Successful breastfeeding with inverted or flat nipples: 4 strategies to make it easier.

Successful breastfeeding with inverted or flat nipples: 4 strategies to make it easier.

  • Post category:Child Health
  • Reading time:3 mins read

Breastfeeding is not nipple feeding, however, some types of nipples may make it a little bit difficult for a baby to latch for the first time. With patience and practice, it gets easier and before you know it, you and your baby are masters of latching.

Your baby has a good latch when a significant portion of the breast is in their mouth, gums are past the nipple and have latched on to the areola. There should not be a pinching sensation, sounds heard during sucking and after breastfeeding the nipple should be elongated but not pinched.

Is my nipple flat or inverted?

To tell whether or not you have a flat or inverted nipple you need to do a ‘pinch test’. Hold your areola (the dark part of the breast) with your two fingers – about 1 – 2cm from the nipple and gently pinch it. If the nipple does not become erect then it is said to be flat, if it retracts then it is considered to be inverted.

What next if you have just found you have flat or inverted nipples?

It is still debatable whether or not to screen and treat pregnant ladies for flat nipples. But guess what, you can do a pinch test at any point! They are your nipples anyway. Now in case you have flat or inverted nipples, the following may be helpful;

1. Breast Shells

These are made of plastic and curved like shells with a hole at the centre worn inside the bra. The nipple is to protrude through the hole as the plastic exerts pressure on the areola. These may be worn during pregnancy or a few minutes before breastfeeding to draw out the nipple.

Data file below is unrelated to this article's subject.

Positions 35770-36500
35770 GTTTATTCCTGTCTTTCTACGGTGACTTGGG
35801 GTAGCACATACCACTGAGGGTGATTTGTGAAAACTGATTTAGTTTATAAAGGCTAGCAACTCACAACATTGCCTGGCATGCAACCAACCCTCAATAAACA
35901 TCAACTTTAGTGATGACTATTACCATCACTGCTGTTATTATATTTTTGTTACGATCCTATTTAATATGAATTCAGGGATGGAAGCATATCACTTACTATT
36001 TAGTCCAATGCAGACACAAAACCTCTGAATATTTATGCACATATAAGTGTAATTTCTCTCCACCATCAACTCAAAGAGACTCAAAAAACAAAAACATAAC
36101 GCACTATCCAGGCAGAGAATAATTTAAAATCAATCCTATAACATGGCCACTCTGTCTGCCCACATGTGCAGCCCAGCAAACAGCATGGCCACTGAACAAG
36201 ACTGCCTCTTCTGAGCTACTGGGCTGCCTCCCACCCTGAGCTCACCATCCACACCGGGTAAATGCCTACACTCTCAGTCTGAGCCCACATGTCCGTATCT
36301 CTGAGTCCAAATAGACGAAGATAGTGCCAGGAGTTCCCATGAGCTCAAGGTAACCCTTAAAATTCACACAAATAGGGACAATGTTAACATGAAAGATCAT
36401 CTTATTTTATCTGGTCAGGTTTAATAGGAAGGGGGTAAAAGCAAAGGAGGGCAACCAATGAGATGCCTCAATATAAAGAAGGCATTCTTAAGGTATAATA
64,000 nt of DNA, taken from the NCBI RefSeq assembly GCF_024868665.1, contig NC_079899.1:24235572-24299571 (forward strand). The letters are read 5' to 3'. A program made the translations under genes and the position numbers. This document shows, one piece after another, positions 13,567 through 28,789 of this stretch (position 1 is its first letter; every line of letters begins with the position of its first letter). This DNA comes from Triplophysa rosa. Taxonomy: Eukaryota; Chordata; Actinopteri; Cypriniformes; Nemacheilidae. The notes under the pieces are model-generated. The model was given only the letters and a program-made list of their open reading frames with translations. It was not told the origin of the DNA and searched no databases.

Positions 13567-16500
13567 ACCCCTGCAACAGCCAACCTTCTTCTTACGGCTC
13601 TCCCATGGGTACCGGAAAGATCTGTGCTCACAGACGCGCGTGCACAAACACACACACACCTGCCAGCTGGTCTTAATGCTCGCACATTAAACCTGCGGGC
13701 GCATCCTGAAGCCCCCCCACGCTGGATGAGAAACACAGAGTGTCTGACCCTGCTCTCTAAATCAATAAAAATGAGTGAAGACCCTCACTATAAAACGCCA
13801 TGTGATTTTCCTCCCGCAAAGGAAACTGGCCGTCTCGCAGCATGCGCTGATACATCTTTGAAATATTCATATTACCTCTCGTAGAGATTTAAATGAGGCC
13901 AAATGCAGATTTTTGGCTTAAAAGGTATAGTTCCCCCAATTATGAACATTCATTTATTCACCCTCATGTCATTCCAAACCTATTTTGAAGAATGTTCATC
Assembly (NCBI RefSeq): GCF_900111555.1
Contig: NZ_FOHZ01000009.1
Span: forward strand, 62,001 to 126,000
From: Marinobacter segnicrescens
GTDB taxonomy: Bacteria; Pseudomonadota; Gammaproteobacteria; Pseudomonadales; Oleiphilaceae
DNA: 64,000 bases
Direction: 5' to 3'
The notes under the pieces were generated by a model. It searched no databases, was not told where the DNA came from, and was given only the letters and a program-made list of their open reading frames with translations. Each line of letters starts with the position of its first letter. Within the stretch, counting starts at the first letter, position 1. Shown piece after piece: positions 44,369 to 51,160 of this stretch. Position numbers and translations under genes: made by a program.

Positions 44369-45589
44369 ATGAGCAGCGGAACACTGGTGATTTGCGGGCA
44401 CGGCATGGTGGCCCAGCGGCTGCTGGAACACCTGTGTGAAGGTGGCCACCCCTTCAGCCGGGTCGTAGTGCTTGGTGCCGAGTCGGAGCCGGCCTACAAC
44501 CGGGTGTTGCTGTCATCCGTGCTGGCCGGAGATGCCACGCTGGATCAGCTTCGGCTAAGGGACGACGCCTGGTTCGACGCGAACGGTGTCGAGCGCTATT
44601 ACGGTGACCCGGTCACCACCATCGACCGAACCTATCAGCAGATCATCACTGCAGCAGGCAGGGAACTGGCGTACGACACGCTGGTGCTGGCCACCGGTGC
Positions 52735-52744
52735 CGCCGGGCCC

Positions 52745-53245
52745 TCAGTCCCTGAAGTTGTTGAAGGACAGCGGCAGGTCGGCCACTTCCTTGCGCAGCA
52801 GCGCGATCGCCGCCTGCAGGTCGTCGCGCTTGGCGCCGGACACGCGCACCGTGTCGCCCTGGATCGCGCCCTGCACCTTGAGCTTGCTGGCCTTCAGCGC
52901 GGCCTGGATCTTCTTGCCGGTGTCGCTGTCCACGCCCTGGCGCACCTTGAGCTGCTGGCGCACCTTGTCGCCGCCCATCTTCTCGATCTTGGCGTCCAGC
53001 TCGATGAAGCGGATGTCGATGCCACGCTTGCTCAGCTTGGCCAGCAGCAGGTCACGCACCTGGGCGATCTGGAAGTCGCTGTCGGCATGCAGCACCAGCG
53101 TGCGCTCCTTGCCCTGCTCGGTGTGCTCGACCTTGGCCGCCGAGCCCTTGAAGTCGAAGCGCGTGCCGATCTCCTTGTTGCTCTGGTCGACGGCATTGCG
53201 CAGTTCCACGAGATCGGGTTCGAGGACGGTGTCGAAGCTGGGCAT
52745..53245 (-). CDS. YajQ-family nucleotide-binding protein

2. Modified Syringe

These are also made from plastic with an open on one end where the nipple is placed and a plunger on the other end. The nipple is placed on the open end and the plunger creates a negative pressure pulling the nipple out.

3. Nipple Stimulation before feeds

Hold your nipple and roll it between your two fingers for 2 minutes then immediately apply a cold cloth or ice to erect it. Don’t overdo it as it may make interfere with the letdown reflex.

4. Nipple Shield

This is made of silicone which is thin and worn over your nipple. It has holes on the tip to allow milk to flow to the baby while breastfeeding. As the baby suckles the nipple is pulled out. It should only be used to stimulate the nipple in the first few days of breastfeeding if other strategies have failed.

Conclusion

Breastfeeding is a skill learnt by both the mother and the baby. It takes patience and a calm mind to master it. No mother should feel inadequate because they are having challenges with breastfeeding in the first few days. Eventually, everyone will master breastfeeding if they are patient a lil’ longer.